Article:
Monday’s dawning came in dark tones of gray. A rumbling of thunder rolled me awake into some sort of thin consciousness, a reluctant rising. The rain came too light to darken the concrete beneath the thicker branches of the elm tree but heavy enough to ruin the planting of flowers in the bareness between the driveway and the corner of the house.
I headed to work.
An hour later, a small group of colleagues headed east on US-166 toward Independence, Kansas. The rain had let up but low clouds as far as we could see made it look as though we could find rain again at any given moment.
About thirty miles out, we passed over a ridge. Miles of low scraggy hills filled a fifteen mile gap toward the next ridge. This is not the majestic rise of the Rockies or the moody weight of the Smokies but the Flint Hills here in southern Kansas have a beauty of their own. A beauty of low scrub brush marking the lines of creeks and ditches. A beauty of hard-shelled pastures in thin soil. A beauty of remarkable openness and space, strangely green for the last week of July in a place where the heat index has tipped the three-digit mark for most of the last twenty days or more.
These hills do not yield the inspirational awe of stone-edged mountains that rise miles above the plains. They do not bring the mystical aura of low fog easing over the bluffs and snaking along the low line of deep valleys. But they do bring a healing sort of soothing, a gentle softening of life’s hard edges.
A man could stand here for hours, or sit on a small outcropping of limestone in the midst of wild weed blooming. He could look about as far as eye can see over mile after mile of rugged rolling land, spotted by herds of Angus and Shorthorn and a dozen other breeds. He could find his mind eased away from whatever it was that started such a day. Should he choose to do so, he could pray with eyes wide open and see the very hand of God spread about him.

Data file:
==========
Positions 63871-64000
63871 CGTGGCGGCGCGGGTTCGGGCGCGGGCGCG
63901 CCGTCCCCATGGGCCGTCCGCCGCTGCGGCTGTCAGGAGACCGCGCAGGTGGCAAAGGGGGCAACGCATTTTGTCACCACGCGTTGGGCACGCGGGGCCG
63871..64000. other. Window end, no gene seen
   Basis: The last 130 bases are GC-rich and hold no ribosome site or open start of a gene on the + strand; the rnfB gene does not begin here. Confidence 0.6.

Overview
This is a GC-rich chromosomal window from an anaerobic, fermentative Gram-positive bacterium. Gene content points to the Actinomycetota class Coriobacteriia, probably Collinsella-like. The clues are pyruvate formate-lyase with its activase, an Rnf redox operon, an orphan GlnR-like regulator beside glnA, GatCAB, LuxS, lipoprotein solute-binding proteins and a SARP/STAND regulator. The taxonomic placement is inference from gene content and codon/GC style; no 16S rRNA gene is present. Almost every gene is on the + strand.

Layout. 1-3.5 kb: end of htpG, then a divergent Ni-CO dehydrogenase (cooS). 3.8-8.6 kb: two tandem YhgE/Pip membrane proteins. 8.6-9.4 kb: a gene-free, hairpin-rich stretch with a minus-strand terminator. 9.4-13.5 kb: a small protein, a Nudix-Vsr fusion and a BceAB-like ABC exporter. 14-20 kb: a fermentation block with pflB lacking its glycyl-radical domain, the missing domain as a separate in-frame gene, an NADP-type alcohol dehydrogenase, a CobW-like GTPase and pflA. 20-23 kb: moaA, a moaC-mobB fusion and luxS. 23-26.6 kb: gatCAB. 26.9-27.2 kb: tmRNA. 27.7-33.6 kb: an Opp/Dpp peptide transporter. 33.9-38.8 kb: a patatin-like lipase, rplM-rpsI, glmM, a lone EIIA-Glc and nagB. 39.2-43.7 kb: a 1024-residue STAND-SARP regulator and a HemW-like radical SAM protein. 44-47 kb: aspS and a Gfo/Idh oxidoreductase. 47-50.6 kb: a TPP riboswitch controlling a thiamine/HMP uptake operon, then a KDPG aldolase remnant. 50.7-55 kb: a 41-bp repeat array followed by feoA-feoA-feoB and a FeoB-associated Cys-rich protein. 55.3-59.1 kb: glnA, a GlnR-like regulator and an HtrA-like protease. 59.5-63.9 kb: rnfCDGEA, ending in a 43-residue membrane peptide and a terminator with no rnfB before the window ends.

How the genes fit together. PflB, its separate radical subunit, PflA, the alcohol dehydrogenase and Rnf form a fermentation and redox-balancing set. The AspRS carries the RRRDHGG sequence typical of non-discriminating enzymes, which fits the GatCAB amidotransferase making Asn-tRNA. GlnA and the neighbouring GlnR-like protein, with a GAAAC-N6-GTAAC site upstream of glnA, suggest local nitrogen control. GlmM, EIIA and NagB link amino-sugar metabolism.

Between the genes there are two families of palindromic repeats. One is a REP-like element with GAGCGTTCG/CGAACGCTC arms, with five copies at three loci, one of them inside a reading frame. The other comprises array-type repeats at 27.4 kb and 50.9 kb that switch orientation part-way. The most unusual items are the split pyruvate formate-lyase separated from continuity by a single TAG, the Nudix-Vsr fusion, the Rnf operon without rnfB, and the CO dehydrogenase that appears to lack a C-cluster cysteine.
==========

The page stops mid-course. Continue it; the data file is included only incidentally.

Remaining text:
And feel his spirit calmed by a greater Spirit, his heart soothed by something near and good.
There are times when we need the grandeur of inspiration, the mystery of shrouded vales. But today, and many days, we need the calm and tender touch of something vastly greater than us, yet somehow near and clear. A reminder that in the midst of all that grinds away at us, there are springs and streams that bring a soft and silent serene renewal, something sent from the Source that gives us life.
Doc, I must admit I don’t check in on your writings as often as I’d like. But when I do, I am never disappointed. You have a gift. I can’t tell you how often I forward your prose on to my friends. I love your honesty.
Wow! Thank you for such a kind comment, Leslie! Very appreciated.